The Covid-19 pandemic and subsequent lockdowns have been challenging for many of us. When the virus swept through the world, several countries imposed strict lockdowns to limit the spread of the virus.
These had several negative effects. From isolation, mental health distress, to economic instability and health fears, many people have had a difficult time navigating the laws put in place to curb the spread of the disease. Interestingly, however, a particular group of young people have said they felt happier during lockdown.
Researchers at the universities of Cambridge and Oxford surveyed 17,000 students between the ages of eight to eighteen. In 2020, the students were asked to reflect on “their experiences of the pandemic, school, home life, and relationships, among others”.
The results were surprising. While other research findings have highlighted the negative impacts of lockdowns on the minds and overall wellbeing of young people, a third of those surveyed by this study reported being happier than before the lockdown.
“Compared with their peers, a greater percentage of students reporting better wellbeing also reported decreases in bullying, improved relationships with friends and family, less loneliness, better management of schoolwork, more sleep, and more exercise during lockdown compared with before,” researchers found.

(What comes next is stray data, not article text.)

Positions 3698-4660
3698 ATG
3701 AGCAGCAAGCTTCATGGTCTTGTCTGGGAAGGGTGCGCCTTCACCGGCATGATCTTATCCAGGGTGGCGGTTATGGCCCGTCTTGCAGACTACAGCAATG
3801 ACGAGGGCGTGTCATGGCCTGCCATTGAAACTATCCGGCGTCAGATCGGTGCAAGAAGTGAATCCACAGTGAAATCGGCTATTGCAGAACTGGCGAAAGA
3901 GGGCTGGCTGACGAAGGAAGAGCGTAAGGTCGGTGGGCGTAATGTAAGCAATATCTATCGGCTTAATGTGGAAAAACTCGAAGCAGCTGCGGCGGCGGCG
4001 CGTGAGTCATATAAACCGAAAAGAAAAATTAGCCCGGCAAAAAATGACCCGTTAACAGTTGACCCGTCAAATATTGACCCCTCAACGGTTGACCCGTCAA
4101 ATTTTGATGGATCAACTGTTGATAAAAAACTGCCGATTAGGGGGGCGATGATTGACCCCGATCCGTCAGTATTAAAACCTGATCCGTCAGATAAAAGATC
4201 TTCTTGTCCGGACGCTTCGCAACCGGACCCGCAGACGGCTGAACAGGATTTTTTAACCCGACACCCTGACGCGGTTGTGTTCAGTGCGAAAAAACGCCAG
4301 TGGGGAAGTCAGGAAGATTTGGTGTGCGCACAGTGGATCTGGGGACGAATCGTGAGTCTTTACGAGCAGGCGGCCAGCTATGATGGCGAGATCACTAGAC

As the saying goes, every cloud has a silver lining. According to a Sanlam study of over 5000 adult South Africans, people had some positive takeaways from the first hard lockdown.
“More than nine out of 10 (93%) respondents said they’d learnt valuable lessons this year that they did not want to forget. These included not taking anything for granted (78%), the importance of saving for a rainy day (67%), and the recognition that we are stronger and more resilient than we tend to think (59%),” the 2020 survey found.
Researchers say the findings of the Cambridge/ Oxford study could help experts figure out ways to ensure young people have better mental health.
“We are interested in how we can learn from this group and determine if some of the changes can be sustained in order to promote better mental health and wellbeing moving forward, ” says Professor Mina Fazel from the Department of Psychiatry at the University of Oxford.